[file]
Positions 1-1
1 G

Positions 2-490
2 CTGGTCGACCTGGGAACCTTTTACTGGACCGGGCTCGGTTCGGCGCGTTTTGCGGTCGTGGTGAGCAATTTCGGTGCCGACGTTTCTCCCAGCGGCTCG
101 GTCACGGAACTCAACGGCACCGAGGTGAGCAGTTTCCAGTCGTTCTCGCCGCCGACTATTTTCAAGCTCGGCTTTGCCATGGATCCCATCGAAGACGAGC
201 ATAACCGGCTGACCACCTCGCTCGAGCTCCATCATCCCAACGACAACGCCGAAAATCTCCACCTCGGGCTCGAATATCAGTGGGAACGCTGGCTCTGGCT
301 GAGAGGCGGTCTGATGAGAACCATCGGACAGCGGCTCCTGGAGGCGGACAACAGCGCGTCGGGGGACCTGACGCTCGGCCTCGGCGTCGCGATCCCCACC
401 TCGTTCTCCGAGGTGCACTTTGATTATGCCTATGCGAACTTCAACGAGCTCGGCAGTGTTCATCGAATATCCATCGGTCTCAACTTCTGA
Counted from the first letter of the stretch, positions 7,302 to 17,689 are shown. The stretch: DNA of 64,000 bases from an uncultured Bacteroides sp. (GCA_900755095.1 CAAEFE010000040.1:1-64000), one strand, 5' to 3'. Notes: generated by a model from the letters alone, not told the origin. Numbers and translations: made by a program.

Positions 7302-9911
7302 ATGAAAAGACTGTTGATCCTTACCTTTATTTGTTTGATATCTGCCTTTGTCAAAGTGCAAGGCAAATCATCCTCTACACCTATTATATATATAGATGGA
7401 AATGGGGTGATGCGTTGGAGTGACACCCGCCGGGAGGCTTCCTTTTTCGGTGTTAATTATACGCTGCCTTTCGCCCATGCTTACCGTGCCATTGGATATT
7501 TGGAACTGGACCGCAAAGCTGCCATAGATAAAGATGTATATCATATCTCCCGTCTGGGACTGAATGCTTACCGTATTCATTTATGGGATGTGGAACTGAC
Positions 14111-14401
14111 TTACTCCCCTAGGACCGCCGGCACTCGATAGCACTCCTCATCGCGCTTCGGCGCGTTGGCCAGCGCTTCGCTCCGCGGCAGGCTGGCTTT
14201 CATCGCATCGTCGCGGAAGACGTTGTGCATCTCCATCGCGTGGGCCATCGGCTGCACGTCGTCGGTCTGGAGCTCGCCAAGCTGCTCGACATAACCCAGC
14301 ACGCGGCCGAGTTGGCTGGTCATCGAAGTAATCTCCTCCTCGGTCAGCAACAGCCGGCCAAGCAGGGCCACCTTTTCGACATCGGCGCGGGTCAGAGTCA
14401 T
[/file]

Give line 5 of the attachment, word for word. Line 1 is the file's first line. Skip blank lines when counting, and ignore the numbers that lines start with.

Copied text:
101 GTCACGGAACTCAACGGCACCGAGGTGAGCAGTTTCCAGTCGTTCTCGCCGCCGACTATTTTCAAGCTCGGCTTTGCCATGGATCCCATCGAAGACGAGC